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The cost of housing was considered to have become more unaffordable since 2020. Increased demand for housing was driven by new people moving to the area, as well as people returning to the area.

"It's difficult. It's getting worse. People just don't have the funds or ways to actually buy a house here. Maybe 10 years ago they would have because the housing here was really cheap. But you've got Aucklanders, you know, people like that, coming in and buying it all up. So that leaves people around Taumarunui unable to purchase a home. But it’s not their fault because there isn’t really jobs here for them to be able to do that, or even, community groups. I thought one of the community groups was helping with housing with funding and stuff, but they're not now."
"People are coming back. A lot of it is that overcrowded homes now, because they're moving home, it's cheaper to live back here than in the cities. Transports cheaper, everything's a bit closer. There's a lack of housing available."
"We bought our house seven years ago and when we bought our house everything was cheap. We went overseas, came back, bought a house. That was seven years ago and there was quite a few coming back, buying houses and buying land. Now, a couple of years after we brought our house for $36,000, a three bedroom house for $36,000, and two years later, then all the houses just went up by $30,000. "

Rental demand was high, with concerns held that rentals were inaccessible due to cost, but also due to homeowners being unwilling to rent out their houses, particularly to younger people, and overcrowded houses were considered more prevalent due to unaffordability and unavailability of houses:

"But the worst is, I think, is when I'm talking to all these young families that are renting, they've got to be overcrowded because there's nowhere for them to rent and if they want to live here, then they have to be overcrowded. There are none available, and the houses that are there, nobody wants to rent them out. In our area there are seven houses there that are empty and the people than own them don't want to rent them out. They are scared that it’s going to get damaged, they’d rather leave them empty."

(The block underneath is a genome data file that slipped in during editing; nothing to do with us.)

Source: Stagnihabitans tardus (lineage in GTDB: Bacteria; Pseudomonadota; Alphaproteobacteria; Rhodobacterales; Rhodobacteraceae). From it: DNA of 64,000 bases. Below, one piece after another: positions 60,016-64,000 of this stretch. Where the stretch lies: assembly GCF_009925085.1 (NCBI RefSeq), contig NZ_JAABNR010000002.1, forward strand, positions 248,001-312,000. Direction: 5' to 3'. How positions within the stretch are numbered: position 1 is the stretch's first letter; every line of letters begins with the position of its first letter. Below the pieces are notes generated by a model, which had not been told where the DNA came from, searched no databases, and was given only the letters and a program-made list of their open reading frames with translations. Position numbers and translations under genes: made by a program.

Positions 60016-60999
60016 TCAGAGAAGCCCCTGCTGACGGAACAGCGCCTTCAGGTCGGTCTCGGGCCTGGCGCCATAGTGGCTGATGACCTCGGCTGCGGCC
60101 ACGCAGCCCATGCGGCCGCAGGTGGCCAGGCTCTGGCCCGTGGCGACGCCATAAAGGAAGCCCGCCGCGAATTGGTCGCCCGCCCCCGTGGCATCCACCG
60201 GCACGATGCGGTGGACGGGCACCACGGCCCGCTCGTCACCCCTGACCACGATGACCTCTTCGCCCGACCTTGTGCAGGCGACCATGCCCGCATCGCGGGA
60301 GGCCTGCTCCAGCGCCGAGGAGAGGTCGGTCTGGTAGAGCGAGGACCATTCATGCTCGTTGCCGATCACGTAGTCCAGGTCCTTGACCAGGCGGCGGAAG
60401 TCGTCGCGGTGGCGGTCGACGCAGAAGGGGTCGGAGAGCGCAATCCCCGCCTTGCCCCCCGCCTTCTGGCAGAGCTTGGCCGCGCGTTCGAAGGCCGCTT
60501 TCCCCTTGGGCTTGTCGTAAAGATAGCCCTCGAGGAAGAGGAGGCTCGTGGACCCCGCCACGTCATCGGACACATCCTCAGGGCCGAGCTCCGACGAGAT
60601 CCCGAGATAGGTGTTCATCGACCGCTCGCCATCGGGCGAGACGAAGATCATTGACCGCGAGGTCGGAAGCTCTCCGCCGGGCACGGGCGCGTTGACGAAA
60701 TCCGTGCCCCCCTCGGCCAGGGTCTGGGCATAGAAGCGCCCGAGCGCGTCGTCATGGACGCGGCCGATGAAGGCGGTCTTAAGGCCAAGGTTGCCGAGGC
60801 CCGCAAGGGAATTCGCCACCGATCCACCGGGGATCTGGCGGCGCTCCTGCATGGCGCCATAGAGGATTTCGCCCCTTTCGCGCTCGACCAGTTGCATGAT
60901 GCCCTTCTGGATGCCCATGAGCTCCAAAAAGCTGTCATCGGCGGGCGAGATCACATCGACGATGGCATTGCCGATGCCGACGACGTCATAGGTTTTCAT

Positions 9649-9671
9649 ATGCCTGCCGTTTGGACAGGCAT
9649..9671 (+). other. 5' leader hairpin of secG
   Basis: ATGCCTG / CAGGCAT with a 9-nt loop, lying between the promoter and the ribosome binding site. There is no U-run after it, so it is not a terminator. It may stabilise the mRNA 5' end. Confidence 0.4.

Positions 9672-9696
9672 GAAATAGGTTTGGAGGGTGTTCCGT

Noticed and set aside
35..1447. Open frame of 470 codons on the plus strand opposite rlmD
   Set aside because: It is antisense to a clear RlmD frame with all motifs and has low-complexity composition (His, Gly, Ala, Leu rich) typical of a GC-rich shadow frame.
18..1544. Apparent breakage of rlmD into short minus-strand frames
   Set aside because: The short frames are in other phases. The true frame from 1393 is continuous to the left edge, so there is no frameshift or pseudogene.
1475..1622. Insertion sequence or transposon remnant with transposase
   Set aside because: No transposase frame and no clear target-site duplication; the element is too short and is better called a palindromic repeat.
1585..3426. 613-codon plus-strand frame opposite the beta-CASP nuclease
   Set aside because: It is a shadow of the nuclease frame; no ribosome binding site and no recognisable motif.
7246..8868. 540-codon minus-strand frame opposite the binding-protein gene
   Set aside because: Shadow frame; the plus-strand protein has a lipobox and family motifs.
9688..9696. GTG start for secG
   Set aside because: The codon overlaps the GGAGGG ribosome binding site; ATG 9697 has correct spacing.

"It costs more to renovate them and stuff. So you're sitting there going, if there is seven (empty) houses my area, I would hate to think what it is in central, and north, and hospital."
"But they won't rent them, and it's not trying to be stereotypical, but they won't rent them because tis a generation of those that haven' been shown how to look after their properties so they don't look after them potentially, and these owners are too scared to rent them out because that's their ... their wellbeing as well."
"I think rent in Taumarunui is expensive, so for young people to be able to go out and rent a house, they're going to have to think about it and have more in the house in order to be able to afford their own home which isn't really cool at all. It's too dear. About six to seven years ago it was about that time you could have a young couple move into a house and afford it but now you can't. Now you can't. And it's causing other issues because they're overcrowding, their health, their wellbeing and health problems. We struggled to find people for a rental about that time. It was empty for eight or nine weeks, and it wasn't because we were being picky, it was because there wasn’t people available."